Tuesday, June 5, 2018

What Might've Been: 12 O'Clock High (1964)

Rare was the case where Quinn Martin's production company came up with something other than a crime drama. In 1964, Martin partnered with 20th Century Fox to adapt the studio's 1949 film, "12 O'Clock High", into a weekly series that, as far as ABC was concerned, was meant to be a complement to the network-produced Combat!.

However, 12 O'Clock High lasted 2 1/2 seasons, signing off for good in January 1967. Part of the problem appeared to be a revolving door with the ensemble cast. Robert Lansing (ex-87th Precinct) was cast in the lead role of General Savage in the 1st season, but left after that initial season. Lansing would return in The Man Who Never Was during the 1966-7 season, but that ended up a casualty as well.

Paul Burke (ex-Naked City) appeared in 2 episodes, including the opener, in the first season before being brought back as a regular in seasons 2 & 3. While most of us will remember Chris Robinson, another 2nd season addition, for his later work on the daytime soap, General Hospital, he was part of the ensemble, getting wide exposure for the first time.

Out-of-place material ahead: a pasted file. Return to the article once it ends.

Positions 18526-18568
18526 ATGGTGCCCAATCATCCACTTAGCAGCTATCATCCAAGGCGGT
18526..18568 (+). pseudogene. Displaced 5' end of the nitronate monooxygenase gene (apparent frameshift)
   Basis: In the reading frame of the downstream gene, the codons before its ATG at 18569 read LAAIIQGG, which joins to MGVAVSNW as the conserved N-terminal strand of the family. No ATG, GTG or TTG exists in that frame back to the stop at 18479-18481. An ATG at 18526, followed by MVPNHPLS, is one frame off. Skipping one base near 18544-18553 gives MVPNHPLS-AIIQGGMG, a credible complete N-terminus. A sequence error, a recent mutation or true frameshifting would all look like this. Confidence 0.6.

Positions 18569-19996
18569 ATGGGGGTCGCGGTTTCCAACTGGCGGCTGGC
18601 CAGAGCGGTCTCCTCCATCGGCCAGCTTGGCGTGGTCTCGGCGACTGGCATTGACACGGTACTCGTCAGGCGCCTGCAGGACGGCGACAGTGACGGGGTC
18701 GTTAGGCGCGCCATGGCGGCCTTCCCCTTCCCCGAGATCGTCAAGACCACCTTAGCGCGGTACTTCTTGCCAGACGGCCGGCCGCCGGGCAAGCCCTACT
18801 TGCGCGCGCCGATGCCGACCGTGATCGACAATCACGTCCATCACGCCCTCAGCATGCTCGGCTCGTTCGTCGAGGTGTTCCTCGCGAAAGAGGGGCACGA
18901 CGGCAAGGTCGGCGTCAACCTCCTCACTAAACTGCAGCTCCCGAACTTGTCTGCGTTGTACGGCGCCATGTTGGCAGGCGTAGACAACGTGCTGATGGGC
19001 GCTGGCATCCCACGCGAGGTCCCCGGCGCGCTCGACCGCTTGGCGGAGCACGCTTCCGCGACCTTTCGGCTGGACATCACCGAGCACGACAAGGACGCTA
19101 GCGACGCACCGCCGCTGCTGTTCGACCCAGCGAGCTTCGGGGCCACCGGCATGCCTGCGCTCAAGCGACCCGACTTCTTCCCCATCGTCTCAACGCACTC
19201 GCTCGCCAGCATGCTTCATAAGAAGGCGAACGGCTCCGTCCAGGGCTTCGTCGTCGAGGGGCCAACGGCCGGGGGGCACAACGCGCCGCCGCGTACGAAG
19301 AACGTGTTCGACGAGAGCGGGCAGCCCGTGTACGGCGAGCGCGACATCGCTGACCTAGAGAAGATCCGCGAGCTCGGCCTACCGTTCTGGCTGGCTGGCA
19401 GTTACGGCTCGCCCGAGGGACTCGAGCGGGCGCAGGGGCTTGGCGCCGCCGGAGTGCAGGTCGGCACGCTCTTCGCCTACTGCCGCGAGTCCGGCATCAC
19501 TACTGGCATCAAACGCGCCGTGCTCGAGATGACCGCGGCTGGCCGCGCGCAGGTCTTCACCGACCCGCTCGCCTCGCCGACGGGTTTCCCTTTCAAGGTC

Here's the opener, "Golden Boy Had Nine Black Sheep":

Rating: B.


Hal Horn said...

First season was a skin-of-the-teeth renewal I'd bet, outside the top 70 for the season (after half a season opposite GOMER PYLE, # 3 show on TV) and runner up in the new time slot behind JACK PAAR's final prime time season.

Contrary to the Wikipedia entry on the show, best ratings performance was in its second season with Paul Burke, ranking 53rd with a 30.4 share. Solid improvement when moved to leadoff spot on Mondays, but then got moved back to Fridays, and...

Third season was a disaster, ranking 88th out of 91 shows when cancelled at midseason. 10.5 rating was far behind LAREDO (14.4) and CBS' movie (21.8).

I agree, all the cast changes, while realistic for a war show, didn't help the show build an audience. Not as good as COMBAT by any means, but not bad.

hobbyfan said...

And it wasn't long before Combat! was also cancelled, as it ended in March '67.

12 O'Clock High, I thought, would've rated higher than it did, or were people tiring of being reminded of WWII by that point?